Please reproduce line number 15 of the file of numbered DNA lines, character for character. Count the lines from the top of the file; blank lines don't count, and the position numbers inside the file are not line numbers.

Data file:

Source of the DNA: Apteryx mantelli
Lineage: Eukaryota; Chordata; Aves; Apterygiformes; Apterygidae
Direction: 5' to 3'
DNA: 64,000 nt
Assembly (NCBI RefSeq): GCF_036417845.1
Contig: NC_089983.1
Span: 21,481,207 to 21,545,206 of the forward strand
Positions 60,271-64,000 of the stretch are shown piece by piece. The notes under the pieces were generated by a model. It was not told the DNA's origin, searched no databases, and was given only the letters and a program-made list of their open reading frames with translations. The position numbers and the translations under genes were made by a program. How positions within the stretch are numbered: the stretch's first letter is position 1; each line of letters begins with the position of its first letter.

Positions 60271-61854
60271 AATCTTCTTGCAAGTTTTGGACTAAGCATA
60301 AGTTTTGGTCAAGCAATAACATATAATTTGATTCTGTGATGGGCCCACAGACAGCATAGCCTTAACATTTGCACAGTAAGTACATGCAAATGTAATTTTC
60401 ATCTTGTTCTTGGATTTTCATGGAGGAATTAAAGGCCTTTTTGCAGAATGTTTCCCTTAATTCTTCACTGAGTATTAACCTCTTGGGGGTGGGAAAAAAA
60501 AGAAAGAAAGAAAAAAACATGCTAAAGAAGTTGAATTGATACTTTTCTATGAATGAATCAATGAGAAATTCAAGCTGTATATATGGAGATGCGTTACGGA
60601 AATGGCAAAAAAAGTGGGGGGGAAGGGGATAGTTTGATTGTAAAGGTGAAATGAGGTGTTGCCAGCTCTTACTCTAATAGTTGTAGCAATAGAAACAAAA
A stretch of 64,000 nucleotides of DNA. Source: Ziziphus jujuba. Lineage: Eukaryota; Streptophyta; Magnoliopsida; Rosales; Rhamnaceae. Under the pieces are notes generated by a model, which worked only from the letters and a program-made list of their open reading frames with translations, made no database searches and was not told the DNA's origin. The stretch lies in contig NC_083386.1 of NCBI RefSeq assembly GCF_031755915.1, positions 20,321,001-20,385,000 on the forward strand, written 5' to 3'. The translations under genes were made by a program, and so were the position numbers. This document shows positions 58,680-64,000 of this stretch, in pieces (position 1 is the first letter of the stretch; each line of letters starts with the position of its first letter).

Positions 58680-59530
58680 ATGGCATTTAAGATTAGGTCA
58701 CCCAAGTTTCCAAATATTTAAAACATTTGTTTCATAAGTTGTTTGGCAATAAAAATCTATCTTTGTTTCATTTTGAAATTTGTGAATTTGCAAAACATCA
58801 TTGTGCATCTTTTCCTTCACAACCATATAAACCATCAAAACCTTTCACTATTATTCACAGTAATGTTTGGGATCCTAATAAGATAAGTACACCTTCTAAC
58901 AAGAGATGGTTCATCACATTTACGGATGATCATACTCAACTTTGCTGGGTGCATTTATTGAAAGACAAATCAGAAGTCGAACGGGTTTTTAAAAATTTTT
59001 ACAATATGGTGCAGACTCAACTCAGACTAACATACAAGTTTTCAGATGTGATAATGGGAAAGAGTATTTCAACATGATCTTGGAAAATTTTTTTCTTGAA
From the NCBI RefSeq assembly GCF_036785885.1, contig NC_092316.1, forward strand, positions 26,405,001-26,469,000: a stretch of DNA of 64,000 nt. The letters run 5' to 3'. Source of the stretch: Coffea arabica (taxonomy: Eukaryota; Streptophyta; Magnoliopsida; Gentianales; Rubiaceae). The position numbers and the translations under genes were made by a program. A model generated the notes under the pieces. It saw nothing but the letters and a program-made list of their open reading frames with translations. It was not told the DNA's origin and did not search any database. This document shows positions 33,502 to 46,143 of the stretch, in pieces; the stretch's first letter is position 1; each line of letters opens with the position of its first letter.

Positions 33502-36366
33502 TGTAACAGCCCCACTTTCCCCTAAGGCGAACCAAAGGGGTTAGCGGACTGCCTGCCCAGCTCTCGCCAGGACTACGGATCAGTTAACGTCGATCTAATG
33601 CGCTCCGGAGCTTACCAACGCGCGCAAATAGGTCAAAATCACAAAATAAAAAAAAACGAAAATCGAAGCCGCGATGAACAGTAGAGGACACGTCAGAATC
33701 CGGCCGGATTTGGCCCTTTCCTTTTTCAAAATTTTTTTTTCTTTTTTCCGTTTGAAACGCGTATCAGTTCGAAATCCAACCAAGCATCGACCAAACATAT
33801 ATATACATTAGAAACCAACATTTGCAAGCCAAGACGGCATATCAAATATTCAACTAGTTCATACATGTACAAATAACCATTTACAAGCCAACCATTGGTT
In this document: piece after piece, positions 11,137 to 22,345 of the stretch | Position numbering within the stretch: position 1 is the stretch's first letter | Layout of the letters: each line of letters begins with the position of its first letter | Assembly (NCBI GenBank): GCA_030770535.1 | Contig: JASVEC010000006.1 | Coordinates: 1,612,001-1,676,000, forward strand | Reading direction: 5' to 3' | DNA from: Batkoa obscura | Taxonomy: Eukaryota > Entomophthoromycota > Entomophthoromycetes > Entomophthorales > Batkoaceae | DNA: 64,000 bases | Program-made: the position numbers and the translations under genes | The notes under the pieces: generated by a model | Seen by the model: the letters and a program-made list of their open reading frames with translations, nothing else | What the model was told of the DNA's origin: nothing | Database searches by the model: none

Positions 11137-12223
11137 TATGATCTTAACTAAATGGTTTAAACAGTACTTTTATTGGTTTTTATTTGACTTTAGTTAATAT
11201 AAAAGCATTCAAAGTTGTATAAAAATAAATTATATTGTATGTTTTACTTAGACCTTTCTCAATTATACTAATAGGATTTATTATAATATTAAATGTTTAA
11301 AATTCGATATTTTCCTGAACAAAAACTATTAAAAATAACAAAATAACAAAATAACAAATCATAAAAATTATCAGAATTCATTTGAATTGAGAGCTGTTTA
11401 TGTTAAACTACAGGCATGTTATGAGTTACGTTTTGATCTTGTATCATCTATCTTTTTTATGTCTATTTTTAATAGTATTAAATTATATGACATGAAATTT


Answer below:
A stretch of 64,000 nucleotides of DNA. Source: Ziziphus jujuba. Lineage: Eukaryota; Streptophyta; Magnoliopsida; Rosales; Rhamnaceae. Under the pieces are notes generated by a model, which worked only from the letters and a program-made list of their open reading frames with translations, made no database searches and was not told the DNA's origin. The stretch lies in contig NC_083386.1 of NCBI RefSeq assembly GCF_031755915.1, positions 20,321,001-20,385,000 on the forward strand, written 5' to 3'. The translations under genes were made by a program, and so were the position numbers. This document shows positions 58,680-64,000 of this stretch, in pieces (position 1 is the first letter of the stretch; each line of letters starts with the position of its first letter).